Both Sides Now 4 – Curatorial Statement

— explores new aesthetics, visual languages and digital forms that are native to the internet

Written in 1931 by Aldous Huxley, Brave New World depicts a bleak future where technological advancements have had a negative impact on humanity. In 2017, many of the things Huxley once predicted have unwittingly become true. While inventions such as Soma and Feelies – designed to act as tools of social control – have not (yet) become a reality, emotional engineering does occur, but in a far more contagious and intimate sphere, in an age overloaded with information and sharing. Within the world of the “internet of things,” has the unprecedented volume of data, entertainment, news, goods and services helped shape a more intelligible and humane world?

While most of us are busy tweeting, gaming and snapping in a sea of social media, many artists are reflecting on our drastically shifting world, by drawing insights from the aesthetics, practices, and politics of technology. In its fourth year, Both Sides Now examines new models of making moving image influenced by internet and video game culture. Showing work made in the past four years, the programme explores new aesthetics, visual languages and digital forms that are native to the internet, and that comment upon local and global politics, society, globalisation and science.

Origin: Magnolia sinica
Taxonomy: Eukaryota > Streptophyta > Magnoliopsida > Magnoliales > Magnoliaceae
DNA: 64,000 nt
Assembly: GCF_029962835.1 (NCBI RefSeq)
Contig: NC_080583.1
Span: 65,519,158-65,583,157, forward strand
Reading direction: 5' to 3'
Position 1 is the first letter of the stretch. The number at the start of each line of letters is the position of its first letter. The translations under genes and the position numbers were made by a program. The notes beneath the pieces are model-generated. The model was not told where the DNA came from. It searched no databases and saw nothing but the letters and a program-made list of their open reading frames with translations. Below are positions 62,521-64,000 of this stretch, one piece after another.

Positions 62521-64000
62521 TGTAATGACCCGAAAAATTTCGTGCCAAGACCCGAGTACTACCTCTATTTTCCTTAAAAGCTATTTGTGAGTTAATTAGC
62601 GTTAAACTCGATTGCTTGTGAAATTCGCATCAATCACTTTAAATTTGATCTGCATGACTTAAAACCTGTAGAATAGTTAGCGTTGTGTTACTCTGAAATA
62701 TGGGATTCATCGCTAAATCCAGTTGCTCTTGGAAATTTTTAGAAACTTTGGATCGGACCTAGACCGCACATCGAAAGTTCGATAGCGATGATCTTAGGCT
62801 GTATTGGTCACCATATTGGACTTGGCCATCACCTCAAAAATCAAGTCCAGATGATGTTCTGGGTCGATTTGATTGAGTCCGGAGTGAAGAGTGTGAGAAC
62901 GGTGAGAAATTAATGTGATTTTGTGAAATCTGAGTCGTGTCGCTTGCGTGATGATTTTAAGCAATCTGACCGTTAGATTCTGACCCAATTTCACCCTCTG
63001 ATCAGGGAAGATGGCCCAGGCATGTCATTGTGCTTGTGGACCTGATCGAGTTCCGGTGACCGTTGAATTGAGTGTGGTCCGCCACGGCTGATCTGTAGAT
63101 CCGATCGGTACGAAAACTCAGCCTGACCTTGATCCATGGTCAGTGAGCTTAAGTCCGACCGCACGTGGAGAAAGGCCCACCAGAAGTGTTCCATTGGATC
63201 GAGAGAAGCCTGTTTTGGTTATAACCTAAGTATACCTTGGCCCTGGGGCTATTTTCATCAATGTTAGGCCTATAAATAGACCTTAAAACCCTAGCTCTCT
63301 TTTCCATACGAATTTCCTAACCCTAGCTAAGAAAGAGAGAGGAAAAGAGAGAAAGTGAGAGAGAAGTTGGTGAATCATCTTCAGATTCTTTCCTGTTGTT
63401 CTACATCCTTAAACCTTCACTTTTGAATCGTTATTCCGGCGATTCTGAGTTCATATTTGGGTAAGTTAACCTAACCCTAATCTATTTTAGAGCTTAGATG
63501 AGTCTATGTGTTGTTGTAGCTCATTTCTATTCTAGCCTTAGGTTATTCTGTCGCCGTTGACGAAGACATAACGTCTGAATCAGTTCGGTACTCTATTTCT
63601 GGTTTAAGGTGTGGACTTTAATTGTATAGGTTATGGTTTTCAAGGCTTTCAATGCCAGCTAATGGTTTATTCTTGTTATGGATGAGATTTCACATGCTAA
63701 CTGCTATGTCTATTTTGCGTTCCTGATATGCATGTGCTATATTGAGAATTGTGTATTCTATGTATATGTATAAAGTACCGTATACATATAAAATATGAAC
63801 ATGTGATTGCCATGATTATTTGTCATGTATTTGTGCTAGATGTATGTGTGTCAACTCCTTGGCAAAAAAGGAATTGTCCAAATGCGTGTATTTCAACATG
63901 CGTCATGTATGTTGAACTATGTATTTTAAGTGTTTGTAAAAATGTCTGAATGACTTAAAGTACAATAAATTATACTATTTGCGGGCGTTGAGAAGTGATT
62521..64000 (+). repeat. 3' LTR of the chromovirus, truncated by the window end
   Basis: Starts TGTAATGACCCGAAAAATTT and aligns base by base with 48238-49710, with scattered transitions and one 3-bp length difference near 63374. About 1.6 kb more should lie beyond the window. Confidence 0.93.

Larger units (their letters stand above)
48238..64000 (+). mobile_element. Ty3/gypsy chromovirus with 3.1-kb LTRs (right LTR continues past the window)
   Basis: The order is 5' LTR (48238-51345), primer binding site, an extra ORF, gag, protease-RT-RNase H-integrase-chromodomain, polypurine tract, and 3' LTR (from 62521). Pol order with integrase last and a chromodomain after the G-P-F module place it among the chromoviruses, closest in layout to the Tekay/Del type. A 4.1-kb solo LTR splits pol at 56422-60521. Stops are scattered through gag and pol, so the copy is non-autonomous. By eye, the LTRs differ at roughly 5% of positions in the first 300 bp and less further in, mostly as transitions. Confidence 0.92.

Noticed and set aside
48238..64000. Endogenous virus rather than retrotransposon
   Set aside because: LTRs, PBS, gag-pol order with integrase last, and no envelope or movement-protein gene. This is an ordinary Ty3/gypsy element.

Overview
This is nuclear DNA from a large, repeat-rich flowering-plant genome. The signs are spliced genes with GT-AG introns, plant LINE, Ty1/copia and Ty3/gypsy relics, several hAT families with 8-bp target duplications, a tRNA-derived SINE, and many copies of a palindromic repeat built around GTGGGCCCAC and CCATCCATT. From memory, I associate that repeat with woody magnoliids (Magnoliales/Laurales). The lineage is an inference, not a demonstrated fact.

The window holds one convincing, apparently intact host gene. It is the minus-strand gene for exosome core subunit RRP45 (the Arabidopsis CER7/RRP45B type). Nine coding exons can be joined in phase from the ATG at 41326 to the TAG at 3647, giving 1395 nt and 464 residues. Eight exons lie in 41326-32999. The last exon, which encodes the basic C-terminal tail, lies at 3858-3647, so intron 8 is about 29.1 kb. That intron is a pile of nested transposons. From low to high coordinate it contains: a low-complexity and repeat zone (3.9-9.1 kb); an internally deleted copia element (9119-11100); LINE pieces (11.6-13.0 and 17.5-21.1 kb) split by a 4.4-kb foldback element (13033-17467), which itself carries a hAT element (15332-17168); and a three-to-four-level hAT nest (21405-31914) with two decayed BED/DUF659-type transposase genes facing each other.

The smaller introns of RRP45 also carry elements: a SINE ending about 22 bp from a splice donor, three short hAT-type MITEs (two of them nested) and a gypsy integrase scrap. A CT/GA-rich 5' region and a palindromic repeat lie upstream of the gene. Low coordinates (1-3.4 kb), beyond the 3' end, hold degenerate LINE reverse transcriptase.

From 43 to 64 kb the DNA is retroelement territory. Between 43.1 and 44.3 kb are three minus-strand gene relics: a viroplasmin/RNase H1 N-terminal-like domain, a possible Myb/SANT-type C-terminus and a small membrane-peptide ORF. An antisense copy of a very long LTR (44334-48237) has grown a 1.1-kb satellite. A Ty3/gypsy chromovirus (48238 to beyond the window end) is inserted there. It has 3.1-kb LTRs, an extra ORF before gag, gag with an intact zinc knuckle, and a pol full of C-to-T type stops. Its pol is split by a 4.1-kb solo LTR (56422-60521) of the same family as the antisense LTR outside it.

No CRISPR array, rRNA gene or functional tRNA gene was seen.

This will include the fantastic worlds created via gaming and game engines used for design, appropriated to create speculative worlds, such as in Lawrence Lek and Joey Holder’s work, revealing ways in which the virtual affects our experiences of reality. In contrast, boredom research’s AfterGlow, draws on science fact to produce startling imagery, visualising infection density of a blood-borne malaria parasite in Malaysia. At a time when biology is increasingly fused with technology, Angela Su’s work explores the new realm of digital consciousness. Yiu Yuk Yiu’s Another Day Of Depression In Kowloon simulates Hong Kong’s cityscape in a video game world. Jeff Lee and Joseph Chen investigate how screen-based media has transformed our culture. Tactically responding to Hong Kong’s politics, Ming Wong’s Windows On The World creates a Chinese sci-fi that is eminently in between utopia and dystopia.

Increasingly our perceptions are shifted through exposure to virtual influences; artists are key to examining and creating work that explores this shift, and to the opportunities to engage critically and poetically with our changing world.